On Covid, there is good news and bad news. On the one hand, we have the vaccines and a certain mildness compared to killers such as cancer and heart attacks, which leads many to shrug it off.
On the other hand, the new mutation, the deaths of over 1.6 million in nine months and a resurgence that threatens hospitals with catastrophic overflow.
Maybe it was these paradoxes – what some call “vaccine euphoria” combining like oil and water with the specter of closed ports and travel bans in England and elsewhere – that led me to suddenly decide to get tested.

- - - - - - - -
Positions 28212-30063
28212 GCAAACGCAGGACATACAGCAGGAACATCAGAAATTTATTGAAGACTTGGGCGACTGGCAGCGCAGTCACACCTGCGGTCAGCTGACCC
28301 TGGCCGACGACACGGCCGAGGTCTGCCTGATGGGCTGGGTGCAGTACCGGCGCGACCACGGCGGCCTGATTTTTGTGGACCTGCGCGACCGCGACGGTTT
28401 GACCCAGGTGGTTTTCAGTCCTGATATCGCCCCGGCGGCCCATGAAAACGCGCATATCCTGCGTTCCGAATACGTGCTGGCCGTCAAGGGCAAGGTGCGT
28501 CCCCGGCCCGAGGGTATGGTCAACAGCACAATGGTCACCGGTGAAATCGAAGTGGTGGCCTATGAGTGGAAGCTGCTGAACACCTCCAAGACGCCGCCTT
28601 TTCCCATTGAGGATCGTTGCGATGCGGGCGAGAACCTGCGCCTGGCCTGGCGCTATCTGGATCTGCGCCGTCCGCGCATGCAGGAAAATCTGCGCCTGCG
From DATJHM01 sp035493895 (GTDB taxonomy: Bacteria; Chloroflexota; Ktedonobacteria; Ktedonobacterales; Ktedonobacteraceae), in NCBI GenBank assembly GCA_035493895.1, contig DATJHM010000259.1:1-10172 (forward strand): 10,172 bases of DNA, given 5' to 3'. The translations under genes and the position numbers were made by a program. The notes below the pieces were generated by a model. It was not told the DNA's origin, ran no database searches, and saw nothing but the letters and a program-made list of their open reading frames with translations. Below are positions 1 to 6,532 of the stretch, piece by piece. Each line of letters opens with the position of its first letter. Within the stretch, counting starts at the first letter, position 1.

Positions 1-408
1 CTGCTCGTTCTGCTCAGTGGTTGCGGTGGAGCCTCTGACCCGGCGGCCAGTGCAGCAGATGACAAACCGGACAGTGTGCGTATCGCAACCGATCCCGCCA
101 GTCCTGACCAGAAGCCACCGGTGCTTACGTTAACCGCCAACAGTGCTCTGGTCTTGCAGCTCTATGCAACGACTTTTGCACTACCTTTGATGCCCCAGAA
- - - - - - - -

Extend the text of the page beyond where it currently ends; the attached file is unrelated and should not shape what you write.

But these crazy-making paradoxes weren’t my only reasons. There was also the simple availability of an antibody test from a doctor I was seeing anyway, and the low cost – the doctor got a price of 500 pesos ($US25) from a lab that normally sells it for 990. (In contrast, the cost for PCR tests ranges from free to 4,500 pesos, with a few days’ wait.) And my doctor administered it and awaited the results with me for 15 minutes, yet charged me for the cost of the test alone. He didn’t even ask for his consultation fee, normally 500 pesos, despite the fact that I turned out to be dehydrated and he had to draw blood from my arm when he couldn’t get the requisite two drops from two finger jabs.